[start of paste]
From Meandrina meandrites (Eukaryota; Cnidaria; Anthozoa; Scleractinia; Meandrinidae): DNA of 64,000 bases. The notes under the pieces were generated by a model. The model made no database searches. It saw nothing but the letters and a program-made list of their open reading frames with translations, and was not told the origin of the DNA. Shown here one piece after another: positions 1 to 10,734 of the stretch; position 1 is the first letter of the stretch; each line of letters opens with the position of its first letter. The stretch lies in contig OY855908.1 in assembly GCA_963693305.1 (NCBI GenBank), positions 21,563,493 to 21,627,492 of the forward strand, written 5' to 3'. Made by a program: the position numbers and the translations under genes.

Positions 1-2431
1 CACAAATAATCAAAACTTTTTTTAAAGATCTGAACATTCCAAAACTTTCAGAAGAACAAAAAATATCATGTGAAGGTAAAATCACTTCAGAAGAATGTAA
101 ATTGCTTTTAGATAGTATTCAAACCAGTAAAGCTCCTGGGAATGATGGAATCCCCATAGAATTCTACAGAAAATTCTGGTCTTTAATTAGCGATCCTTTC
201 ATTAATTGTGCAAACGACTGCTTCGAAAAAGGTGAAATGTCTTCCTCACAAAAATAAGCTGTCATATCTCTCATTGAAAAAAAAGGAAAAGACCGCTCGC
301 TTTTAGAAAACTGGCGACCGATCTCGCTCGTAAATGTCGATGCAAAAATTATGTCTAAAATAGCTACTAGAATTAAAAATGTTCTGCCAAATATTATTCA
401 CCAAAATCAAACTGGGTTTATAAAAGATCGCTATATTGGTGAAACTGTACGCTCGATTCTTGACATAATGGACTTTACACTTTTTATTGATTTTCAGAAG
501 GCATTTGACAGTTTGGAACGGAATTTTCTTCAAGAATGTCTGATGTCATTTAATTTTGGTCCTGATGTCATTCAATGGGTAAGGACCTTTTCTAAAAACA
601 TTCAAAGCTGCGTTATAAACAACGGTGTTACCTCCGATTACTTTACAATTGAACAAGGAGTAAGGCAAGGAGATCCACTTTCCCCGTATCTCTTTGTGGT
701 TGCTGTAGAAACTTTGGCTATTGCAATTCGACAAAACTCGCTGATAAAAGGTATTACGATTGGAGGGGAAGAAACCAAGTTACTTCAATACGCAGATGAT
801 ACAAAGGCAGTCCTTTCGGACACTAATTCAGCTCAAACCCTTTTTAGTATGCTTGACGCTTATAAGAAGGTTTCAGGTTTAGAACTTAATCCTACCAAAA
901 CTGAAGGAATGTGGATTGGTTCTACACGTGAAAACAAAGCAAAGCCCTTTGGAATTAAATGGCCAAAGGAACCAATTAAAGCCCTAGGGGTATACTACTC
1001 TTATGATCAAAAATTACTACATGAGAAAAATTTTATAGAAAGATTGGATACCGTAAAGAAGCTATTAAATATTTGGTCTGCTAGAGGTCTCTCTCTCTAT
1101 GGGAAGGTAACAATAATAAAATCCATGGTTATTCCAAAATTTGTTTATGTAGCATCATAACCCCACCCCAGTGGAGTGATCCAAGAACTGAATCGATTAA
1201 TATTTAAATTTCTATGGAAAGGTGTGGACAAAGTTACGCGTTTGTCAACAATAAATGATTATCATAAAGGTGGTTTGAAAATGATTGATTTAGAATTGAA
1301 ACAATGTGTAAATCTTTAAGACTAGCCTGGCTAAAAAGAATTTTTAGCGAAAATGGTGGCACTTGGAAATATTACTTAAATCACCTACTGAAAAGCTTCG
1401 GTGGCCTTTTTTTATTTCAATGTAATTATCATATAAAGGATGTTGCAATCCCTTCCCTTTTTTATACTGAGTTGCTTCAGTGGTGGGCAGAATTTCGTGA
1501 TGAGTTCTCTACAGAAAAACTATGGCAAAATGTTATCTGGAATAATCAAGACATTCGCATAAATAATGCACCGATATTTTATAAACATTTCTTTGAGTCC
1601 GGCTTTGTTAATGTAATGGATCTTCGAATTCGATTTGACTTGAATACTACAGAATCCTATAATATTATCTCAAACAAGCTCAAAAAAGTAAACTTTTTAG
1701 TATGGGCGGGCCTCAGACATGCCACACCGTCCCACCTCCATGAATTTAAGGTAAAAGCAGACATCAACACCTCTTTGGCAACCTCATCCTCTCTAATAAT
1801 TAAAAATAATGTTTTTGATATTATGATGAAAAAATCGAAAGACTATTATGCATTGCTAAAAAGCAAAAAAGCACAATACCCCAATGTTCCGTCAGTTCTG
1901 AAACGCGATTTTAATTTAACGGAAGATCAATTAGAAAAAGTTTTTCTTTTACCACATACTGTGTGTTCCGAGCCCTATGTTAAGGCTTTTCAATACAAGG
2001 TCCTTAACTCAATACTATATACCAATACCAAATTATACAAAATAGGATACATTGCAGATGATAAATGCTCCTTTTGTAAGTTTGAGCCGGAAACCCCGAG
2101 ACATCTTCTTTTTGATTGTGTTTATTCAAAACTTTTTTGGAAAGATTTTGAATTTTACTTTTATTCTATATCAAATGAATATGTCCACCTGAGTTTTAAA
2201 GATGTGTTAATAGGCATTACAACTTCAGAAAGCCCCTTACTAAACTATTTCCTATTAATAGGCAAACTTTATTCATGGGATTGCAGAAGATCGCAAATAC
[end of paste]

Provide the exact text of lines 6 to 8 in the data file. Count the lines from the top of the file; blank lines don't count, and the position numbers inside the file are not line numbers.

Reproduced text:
301 TTTTAGAAAACTGGCGACCGATCTCGCTCGTAAATGTCGATGCAAAAATTATGTCTAAAATAGCTACTAGAATTAAAAATGTTCTGCCAAATATTATTCA
401 CCAAAATCAAACTGGGTTTATAAAAGATCGCTATATTGGTGAAACTGTACGCTCGATTCTTGACATAATGGACTTTACACTTTTTATTGATTTTCAGAAG
501 GCATTTGACAGTTTGGAACGGAATTTTCTTCAAGAATGTCTGATGTCATTTAATTTTGGTCCTGATGTCATTCAATGGGTAAGGACCTTTTCTAAAAACA